‘P.B. Parker’ is unwilling to listen to the others around him offering help or advice to start with. He pushes Miles away, reluctant to help and then willing to help by dying. The fact he is not in full costume for a large portion of the film demonstrates that he does not feel like Spider-Man anymore, he does not feel strong enough to be that person he once was. And then thanks to the help of those around him he regains some strength to be that person once more. He has the strength to face his problems. If he can do it, then maybe I can, if he can get back up and become his old self again after being lost for so long, then maybe I can.  As people we all have other people we look up to, we want to emulate what we think are the best parts of them. We want to be like them, not just in superhero cases because of the powers, but because they show the best in us. We see them fall and falter but then they pick themselves back up. Deep down that’s something we all want to be able to do, pick ourselves up when things go wrong or were in a bad place. Having ‘P.B. Parker’ show his struggle and ability to get back up from his low place gives those of us in low places something to look to for inspiration, for emulation.

Stronger Together

One of the most important messages sent to people with mental health concerns is ‘Speak up’, ‘don’t suffer in silence’, and ‘speak to someone’. People do this in different ways but one of the most suggested methods is to find someone or some people to lean on for support, even people in similar situations so you can help each other. ‘Into the Spider-Verse’ shows this with its core characters. It is only when the teach starts to help each other that they become stronger. ‘P.B. Parker’ realizes he can’t do it all on his own and opens up to others., ‘Miles’ realizes it’s not just up to him to stop ‘Kingpin’ and he lets others help him. The message of let others help, don’t be afraid to ask for help is key to the plot of the film, without it our heroes wouldn’t prevail. A good message for those suffering in any way really but a good reinforcement for the mental health mantra of ‘Speak up’, ‘Don’t suffer alone’.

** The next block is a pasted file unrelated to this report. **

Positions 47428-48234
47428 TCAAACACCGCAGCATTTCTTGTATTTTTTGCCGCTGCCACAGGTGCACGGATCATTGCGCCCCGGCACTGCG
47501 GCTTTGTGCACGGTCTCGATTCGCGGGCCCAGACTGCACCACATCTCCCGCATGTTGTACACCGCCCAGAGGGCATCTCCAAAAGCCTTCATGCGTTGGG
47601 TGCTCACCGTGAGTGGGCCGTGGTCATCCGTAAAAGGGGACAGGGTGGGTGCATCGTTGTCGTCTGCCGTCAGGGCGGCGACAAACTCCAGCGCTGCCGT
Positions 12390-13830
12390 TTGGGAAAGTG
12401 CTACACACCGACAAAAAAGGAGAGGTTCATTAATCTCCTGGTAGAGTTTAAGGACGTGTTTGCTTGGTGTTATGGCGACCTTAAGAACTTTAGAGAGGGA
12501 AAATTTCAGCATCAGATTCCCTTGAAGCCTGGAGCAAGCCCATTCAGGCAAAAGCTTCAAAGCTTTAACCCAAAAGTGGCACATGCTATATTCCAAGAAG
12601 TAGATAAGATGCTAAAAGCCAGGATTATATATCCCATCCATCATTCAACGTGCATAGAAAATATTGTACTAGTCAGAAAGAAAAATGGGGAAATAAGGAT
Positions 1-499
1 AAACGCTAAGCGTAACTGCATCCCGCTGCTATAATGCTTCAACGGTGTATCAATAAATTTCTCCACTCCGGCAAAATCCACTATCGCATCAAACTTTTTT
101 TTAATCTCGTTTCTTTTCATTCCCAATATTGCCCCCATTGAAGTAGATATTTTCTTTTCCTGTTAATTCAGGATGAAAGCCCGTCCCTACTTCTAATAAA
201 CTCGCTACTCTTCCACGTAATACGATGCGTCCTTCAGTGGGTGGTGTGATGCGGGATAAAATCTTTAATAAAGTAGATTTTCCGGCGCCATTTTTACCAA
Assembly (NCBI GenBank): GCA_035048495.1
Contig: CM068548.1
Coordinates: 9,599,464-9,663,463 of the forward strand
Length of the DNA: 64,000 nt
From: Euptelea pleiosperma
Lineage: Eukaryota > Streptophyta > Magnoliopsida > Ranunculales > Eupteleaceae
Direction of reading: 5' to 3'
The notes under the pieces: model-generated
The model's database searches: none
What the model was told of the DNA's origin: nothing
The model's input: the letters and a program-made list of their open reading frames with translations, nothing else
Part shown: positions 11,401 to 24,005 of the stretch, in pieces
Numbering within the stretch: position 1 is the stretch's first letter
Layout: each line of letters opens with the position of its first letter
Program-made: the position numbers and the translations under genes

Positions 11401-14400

This is further reinforced with Miles’ father. He is a police officer, he appears strong and confident, a role model for Miles and yet he does something I don’t recall seeing that type of character do in a film often. He opens up, he shows his feeling – a lot! It’s played for laughs but he openly calls out ‘I love you’ to his son in front of everyone and using a police car loudspeaker. Upon learning of his brother’s death he goes to see Miles and talk to him about it and though Miles can’t speak back, he opens up and tells his son just how much he cares. When he gets no reply we see his sadness yet he simply tells his son he is there for him when he is ready to talk.

You never know what’s under the surface

Finally, we come to ‘Spider-Man Noir’, a character played largely for laughs but as we have seen already humour can often be a cover up for something deeper.  In his backstory we see him say that he has turned to drinking milkshakes and that he lets matches burn to his fingertips just to feel something. The milkshake joke is clearly a joke about alcohol, and while funny does touch on a serious thing. Many people turn to alcohol or drugs to help them ‘feel better’ when they are in dark places. The match burning ‘just to feel something’ sounds scarily like something a lot of people who self-harm say. They don’t feel anything anymore, so that pain reminds them they are alive. Here in this Spider-Man film, a film no doubt a lot of children will watch, there are these brief glimpses at two of mental health’s biggest problems.